Seasons of Wildlife

Black bear in tree

A black bear peers out from the branches of an oak tree.

  • Spring

    Ring-neck Duck Chicks

    Spring is a busy time at the refuge. Wildlife, dormant for the winter, begins to wake. Black bears rouse and their cubs, which were born over the winter, venture out of the den for the first time. The lively, little chipmunks began their never ending search for food. Virtually frogcicles during the winter, wood frogs and spring peepers thaw and begin their mating songs. Old friends, like Canada geese, common loons, and trumpeter swans return from their wintering grounds to raise their families, filling the air with their calls. Visitors at this time may be lucky enough to see the mating dance of the sandhill cranes or sharp-tailed grouse. Late May is a great time for birders to enjoy spotting warblers and listen for the calls of rails.

  • Summer

    White-tailed Deer

    Beware of the biting insects (black flies, deer flies, mosquitoes, etc.) and ticks which emerge this time of year. Despite the insects, spring and summer are the best times to view many species of wildlife and their young. Imagine early June when snapping turtles nest along the roadsides. If you are brave enough to endure the bugs, you can take a trip to the bogs and search for rare orchids in bloom. Or, watch the drama on the refuge pools from the comfort of your vehicle on the wildlife drive. See ospreys fishing in the ponds, waterfowl defending their territory, otters playing, or beavers busy building dams. The scene at Seney changes by the minute; you never know what excitement lies around the next bend.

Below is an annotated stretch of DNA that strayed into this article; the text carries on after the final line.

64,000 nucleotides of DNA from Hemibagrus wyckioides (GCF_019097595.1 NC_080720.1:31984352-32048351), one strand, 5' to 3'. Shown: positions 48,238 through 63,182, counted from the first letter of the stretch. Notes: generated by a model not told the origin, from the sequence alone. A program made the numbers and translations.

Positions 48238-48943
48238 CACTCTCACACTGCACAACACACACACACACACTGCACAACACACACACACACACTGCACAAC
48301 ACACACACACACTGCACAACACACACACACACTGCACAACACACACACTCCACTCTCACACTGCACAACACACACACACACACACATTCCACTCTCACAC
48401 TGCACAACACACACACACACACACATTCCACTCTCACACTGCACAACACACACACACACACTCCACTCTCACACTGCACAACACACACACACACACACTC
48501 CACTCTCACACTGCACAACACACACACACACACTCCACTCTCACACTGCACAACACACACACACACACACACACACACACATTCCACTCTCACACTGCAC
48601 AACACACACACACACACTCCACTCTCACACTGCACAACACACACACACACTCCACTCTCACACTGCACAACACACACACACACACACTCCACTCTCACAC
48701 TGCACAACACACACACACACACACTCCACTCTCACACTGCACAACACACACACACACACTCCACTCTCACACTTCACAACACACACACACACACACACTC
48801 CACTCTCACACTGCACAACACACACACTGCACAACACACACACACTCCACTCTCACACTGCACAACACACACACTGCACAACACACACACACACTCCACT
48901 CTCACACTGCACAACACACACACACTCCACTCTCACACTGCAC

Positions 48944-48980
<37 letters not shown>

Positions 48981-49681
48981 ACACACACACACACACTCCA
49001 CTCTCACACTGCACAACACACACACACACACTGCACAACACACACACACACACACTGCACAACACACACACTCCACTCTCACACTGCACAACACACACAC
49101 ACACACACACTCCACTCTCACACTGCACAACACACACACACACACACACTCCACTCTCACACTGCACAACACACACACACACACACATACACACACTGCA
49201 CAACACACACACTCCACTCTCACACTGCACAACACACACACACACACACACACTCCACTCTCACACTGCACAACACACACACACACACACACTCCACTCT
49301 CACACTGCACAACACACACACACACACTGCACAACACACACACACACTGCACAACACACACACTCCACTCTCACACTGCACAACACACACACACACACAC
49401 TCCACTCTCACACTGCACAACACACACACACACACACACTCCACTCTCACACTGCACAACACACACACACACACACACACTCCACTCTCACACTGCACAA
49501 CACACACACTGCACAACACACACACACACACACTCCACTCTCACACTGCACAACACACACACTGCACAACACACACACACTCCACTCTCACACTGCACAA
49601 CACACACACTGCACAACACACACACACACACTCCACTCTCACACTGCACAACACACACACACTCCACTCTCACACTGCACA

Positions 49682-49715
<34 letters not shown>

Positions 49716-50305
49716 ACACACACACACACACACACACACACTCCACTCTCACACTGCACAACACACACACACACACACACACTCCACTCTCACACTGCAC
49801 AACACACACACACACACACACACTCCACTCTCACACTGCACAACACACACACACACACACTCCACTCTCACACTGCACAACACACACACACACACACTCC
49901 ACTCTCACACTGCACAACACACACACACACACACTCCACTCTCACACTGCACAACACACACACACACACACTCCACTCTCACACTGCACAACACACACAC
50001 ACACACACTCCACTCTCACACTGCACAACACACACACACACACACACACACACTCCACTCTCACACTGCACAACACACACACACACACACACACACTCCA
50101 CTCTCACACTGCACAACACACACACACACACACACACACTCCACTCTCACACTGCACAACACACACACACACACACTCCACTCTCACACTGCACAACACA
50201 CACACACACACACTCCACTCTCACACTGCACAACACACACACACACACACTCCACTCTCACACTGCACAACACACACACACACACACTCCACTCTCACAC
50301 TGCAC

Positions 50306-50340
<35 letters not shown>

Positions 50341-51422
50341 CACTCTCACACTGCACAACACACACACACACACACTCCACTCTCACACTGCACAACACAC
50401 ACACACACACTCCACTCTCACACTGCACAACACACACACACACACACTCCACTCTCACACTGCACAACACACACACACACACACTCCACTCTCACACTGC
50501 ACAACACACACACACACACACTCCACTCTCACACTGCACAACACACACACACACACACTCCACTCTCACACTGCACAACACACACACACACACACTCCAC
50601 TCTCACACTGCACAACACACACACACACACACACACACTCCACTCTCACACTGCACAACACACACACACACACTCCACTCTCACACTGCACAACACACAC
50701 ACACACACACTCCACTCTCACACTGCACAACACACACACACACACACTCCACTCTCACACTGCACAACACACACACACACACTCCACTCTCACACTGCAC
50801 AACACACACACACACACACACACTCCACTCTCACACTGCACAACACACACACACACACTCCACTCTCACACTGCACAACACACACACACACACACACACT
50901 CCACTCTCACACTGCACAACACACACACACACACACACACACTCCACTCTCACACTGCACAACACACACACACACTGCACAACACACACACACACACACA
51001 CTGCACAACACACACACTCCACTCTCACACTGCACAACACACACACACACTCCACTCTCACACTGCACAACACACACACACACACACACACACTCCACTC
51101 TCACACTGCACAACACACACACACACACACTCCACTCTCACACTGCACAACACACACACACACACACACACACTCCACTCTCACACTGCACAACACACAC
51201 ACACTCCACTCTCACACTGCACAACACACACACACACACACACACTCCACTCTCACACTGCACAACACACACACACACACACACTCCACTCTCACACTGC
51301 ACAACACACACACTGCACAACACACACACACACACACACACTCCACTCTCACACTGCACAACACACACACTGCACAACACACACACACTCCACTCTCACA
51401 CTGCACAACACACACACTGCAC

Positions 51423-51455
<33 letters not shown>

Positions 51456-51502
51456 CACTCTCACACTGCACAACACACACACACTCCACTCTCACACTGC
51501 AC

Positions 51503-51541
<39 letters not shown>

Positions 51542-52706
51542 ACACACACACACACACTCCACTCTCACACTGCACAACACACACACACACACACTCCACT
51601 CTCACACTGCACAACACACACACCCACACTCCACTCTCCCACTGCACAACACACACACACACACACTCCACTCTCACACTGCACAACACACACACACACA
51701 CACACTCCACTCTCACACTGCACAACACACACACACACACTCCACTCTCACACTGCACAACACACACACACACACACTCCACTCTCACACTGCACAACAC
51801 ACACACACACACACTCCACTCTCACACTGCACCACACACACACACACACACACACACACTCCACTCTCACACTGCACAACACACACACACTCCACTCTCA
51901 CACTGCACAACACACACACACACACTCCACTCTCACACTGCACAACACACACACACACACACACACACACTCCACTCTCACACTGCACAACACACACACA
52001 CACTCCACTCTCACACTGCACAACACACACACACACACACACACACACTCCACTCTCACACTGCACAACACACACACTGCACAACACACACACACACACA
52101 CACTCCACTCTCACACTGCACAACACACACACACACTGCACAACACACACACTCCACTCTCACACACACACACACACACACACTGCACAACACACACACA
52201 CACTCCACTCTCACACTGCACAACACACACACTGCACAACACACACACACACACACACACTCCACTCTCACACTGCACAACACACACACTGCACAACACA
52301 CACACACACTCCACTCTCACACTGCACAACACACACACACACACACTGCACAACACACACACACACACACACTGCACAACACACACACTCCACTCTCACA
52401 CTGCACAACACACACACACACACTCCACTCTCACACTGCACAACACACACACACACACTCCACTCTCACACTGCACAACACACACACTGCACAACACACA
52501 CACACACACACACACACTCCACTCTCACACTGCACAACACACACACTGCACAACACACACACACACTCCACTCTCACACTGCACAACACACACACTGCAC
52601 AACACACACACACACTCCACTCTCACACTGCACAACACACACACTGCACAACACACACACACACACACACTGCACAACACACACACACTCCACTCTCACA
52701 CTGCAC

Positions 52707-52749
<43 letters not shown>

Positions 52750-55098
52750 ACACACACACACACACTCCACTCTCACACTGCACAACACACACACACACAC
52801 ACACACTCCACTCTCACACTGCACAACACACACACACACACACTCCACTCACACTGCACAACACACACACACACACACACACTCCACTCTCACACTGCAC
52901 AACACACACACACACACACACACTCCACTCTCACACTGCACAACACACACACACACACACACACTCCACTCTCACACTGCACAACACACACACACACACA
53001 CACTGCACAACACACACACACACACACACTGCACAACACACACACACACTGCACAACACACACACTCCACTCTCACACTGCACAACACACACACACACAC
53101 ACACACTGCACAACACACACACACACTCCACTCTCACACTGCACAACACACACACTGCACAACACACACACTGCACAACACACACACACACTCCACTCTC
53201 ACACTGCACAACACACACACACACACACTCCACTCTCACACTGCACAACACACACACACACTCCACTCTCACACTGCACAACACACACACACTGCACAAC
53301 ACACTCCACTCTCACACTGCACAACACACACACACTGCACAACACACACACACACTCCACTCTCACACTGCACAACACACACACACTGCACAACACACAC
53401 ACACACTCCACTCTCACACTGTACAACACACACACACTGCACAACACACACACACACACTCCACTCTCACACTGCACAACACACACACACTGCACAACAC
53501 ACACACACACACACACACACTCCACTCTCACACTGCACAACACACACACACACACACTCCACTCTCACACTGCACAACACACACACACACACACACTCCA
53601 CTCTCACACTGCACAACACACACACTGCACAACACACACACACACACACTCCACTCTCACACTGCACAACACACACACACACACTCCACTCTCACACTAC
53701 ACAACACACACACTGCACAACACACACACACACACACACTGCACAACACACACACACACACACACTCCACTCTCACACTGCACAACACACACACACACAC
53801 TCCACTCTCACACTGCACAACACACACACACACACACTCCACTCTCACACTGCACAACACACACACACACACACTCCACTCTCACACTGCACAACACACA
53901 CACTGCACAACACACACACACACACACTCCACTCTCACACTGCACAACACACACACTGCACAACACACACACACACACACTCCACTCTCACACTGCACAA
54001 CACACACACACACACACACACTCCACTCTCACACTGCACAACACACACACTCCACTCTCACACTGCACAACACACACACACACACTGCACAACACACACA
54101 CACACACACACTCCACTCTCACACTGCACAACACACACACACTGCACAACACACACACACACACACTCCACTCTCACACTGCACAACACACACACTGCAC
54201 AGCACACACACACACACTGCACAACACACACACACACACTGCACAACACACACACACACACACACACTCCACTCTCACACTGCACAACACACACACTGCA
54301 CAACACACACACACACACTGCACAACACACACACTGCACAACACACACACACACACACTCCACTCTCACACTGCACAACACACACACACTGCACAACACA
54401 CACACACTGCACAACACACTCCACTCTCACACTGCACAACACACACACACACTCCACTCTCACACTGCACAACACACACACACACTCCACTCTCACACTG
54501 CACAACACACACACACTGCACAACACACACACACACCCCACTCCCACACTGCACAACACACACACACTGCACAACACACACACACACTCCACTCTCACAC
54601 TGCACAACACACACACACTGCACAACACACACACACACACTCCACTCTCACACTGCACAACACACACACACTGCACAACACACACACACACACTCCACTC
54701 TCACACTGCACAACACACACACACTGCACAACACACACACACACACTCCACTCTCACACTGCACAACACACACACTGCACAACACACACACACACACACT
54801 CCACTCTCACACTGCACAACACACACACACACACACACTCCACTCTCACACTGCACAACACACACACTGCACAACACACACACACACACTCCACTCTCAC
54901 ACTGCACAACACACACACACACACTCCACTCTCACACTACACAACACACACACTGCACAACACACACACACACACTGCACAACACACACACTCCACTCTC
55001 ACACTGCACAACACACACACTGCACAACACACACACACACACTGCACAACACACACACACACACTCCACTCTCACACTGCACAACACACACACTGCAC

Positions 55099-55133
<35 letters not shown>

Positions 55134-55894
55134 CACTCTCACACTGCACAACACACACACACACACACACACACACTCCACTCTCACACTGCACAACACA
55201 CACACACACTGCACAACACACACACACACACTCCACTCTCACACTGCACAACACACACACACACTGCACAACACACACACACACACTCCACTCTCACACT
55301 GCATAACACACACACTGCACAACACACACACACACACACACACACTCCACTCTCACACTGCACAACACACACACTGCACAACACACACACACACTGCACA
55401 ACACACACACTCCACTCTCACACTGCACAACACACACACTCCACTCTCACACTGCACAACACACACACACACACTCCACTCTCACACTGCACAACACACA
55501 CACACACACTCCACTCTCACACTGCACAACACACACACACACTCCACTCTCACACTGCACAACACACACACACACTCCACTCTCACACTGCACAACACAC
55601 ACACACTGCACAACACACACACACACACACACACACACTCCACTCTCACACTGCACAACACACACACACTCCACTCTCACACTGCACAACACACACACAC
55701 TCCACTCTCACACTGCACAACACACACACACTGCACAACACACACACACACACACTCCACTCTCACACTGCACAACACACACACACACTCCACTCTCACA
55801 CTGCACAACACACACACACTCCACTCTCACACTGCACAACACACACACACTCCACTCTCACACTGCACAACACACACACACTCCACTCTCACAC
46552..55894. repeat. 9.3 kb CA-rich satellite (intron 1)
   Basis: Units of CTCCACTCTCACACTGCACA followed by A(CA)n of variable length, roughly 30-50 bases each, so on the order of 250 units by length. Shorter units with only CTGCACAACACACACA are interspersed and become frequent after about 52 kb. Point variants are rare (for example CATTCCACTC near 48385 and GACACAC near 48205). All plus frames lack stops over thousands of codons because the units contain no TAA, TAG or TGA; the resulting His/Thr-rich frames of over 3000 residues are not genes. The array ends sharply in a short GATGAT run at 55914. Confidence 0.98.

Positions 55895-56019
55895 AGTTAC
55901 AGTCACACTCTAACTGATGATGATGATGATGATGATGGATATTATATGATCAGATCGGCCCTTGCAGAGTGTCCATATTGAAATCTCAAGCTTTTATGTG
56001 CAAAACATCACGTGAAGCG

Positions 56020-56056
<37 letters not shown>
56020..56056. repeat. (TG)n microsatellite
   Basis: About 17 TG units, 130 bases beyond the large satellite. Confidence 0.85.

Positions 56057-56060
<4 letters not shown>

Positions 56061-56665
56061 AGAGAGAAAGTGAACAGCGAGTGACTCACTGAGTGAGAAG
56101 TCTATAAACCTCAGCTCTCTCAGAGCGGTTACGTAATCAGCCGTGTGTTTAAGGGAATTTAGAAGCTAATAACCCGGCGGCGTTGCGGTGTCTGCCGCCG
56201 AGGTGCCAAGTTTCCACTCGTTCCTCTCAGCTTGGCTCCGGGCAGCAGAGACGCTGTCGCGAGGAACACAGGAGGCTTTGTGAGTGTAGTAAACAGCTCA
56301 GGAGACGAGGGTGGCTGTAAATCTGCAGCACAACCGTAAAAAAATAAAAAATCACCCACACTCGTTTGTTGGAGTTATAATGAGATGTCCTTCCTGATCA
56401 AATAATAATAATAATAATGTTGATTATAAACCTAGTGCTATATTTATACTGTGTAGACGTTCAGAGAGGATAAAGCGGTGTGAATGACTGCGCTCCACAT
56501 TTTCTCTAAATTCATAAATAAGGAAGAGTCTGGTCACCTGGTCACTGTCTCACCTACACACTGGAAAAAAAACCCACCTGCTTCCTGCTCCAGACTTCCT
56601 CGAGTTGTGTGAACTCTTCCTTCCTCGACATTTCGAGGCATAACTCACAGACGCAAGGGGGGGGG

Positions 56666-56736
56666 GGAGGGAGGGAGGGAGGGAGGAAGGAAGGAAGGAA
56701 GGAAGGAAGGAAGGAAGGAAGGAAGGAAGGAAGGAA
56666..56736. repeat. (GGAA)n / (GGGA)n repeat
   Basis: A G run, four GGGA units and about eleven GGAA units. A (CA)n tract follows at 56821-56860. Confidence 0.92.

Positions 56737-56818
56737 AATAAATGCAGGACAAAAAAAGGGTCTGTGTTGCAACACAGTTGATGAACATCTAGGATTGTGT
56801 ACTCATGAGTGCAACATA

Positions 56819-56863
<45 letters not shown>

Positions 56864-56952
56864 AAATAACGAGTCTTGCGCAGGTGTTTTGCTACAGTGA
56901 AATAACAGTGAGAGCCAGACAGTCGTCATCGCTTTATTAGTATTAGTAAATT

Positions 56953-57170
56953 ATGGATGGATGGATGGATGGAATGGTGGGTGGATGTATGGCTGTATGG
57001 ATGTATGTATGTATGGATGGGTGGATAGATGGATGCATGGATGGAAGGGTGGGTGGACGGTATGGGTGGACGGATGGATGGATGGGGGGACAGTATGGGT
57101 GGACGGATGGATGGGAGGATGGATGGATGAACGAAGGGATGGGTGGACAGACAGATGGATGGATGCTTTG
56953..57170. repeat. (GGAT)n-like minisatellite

• Fall


    As the weather begins to turn colder, animals begin their preparations for winter. Migratory birds begin their long journey to their wintering grounds, fat from the bounty the northland has to offer. The birds aren't the only animals preparing for a long journey. The last generations of monarch butterflies have a long voyage ahead. These amazing insects fly from points as far north as Canada, all the way to Mexico where they will winter before starting their journey north again. Although that generation will never see its place of birth again, their descendants somehow find their way back to their ancestral home. The fall colors at Seney are breathtaking whether viewed by car, bike, foot, or canoe.

  • Winter

    Juvenile Bald Eagle and Otters

    Don’t let the cold weather and snow cover fool you. There is still a lot of action on the Refuge. While the animals are harder to see, signs they were here can be found everywhere. Coyote and wolves leave tracks, otters run and slide across the snow, mice, like little miners, build elaborate tunnels under the snow, and squirrels can be seen scrounging for scraps on the forest floor. Although the visitor center is closed, the cross-country ski trails are open and normally groomed once a week. Snowshoeing is popular as well, but please refrain from walking on the cross-country ski trails.